I have been working in B&W since I began taking photographs at age 12. I believe that taking photographs in colour is like giving the ‘answers’.

I prefer to have the viewer ‘fill in’ with his or her imagination. I believe that the use of B &W in general is more interesting as it leaves more mystery - but in particular for deserts, it adds to their sensuality.

* ARE YOU GIVING A LARGER MEANING TO THE WORD “INHABITED” IN YOUR WORK?

The best answer to this question is in the curatorial essay by Kirill Petrin who has perfectly analysed my work. “The camera in Pepper’s hands”, he says, “becomes a brush or chisel with which he blurs the lines between capturing something already made, and creating something which has never existed.

“This transition from “capture” to “create” is even more evident in the abstract or semi-abstract images … Pepper’s hands create abstractions that have all the expressive power of great abstraction coupled with all the spontaneity of nature”.

* DO YOU THINK DESERTS ARE DISAPPEARING FROM THE EARTH?

I believe that the deserts we know are still present and not disappearing. They are present and will always be present. Unless you are including the Artic Circles as deserts, which they are; in this case, they are disappearing. But the sand deserts, to my knowledge, are not.

However, I believe, sadly, that we are creating new and more desolate deserts. These deserts are due to the leaders of the world ignoring Global Warming, to large corporations ignoring their responsibility in saving the environment and due to, in every country that has real deserts, the young men and women who practice ‘Dune Bashing’ by going out on motorcycles and cars and ravaging the dunes by using them as skateboarders use skate parks - the difference being that the skate parks are made for that purpose. The dunes are not.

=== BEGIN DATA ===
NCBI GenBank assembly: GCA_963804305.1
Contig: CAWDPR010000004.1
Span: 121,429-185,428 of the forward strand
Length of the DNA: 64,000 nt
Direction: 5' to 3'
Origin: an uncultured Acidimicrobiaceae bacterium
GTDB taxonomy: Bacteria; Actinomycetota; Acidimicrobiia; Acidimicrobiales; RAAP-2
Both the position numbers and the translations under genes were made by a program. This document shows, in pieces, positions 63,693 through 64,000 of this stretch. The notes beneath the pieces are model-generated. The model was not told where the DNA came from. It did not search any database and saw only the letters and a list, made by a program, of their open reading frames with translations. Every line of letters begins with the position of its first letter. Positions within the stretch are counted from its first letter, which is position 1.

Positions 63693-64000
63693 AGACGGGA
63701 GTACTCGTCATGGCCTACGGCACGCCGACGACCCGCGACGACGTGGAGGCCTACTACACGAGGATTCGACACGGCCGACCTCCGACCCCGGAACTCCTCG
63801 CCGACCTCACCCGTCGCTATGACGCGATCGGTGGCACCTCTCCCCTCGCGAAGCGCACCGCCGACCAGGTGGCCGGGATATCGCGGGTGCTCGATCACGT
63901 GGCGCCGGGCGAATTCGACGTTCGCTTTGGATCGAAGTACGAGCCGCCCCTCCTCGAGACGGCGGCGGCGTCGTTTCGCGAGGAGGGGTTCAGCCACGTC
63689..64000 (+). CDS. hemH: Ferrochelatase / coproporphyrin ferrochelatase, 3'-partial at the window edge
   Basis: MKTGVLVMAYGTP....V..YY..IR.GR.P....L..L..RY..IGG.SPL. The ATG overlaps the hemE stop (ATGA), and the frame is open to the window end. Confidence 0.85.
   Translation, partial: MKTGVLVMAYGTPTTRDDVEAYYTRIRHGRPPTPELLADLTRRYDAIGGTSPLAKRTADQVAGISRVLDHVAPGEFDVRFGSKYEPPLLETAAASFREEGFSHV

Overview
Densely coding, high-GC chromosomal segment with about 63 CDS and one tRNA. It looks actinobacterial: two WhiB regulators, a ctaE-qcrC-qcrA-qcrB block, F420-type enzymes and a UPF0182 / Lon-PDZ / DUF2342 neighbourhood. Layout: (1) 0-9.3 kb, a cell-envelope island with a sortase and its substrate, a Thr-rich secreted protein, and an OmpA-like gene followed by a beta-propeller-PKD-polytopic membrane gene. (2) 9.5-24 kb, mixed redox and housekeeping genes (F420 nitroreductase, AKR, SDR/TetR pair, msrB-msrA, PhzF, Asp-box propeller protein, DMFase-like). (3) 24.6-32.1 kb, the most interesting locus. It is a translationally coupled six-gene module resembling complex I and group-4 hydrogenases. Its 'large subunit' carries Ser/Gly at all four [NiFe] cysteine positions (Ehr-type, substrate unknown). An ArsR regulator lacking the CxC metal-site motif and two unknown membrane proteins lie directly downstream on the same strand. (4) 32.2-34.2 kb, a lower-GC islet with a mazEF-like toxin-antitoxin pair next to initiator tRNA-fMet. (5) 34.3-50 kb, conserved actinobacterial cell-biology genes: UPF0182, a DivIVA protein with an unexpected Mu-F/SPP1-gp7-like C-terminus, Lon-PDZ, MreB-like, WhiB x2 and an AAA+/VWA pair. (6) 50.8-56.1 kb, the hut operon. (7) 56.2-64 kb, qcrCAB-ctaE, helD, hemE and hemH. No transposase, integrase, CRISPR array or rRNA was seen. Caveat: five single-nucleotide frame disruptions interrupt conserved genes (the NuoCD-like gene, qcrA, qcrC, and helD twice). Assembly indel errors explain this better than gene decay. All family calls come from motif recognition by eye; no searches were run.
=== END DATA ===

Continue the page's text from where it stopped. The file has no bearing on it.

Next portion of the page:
* YOU HAVE HINTED AT MAN MADE STRUCTURES MOVING INTO DESERTS. TO YOU, IS THIS A NEGATIVE OR POSITIVE THING?

Man moving into the desert is both positive and negative. It depends on how it is done. If man moves into the desert without respecting the desert, without being conscious that it is also an integral part of the overall environment by trying to dominate it, then it is negative.

However, sometimes, it can be positive. If a country creates a new city with a new industry that gives work to scores of people and also respects the deserts around it, then it is positive. Look at the incredible developments of Abu Dhabi, Dubai in the UAE, of Argh-e-Jadid in Iran or, years earlier, of Las Vegas in the USA, to mention only a few.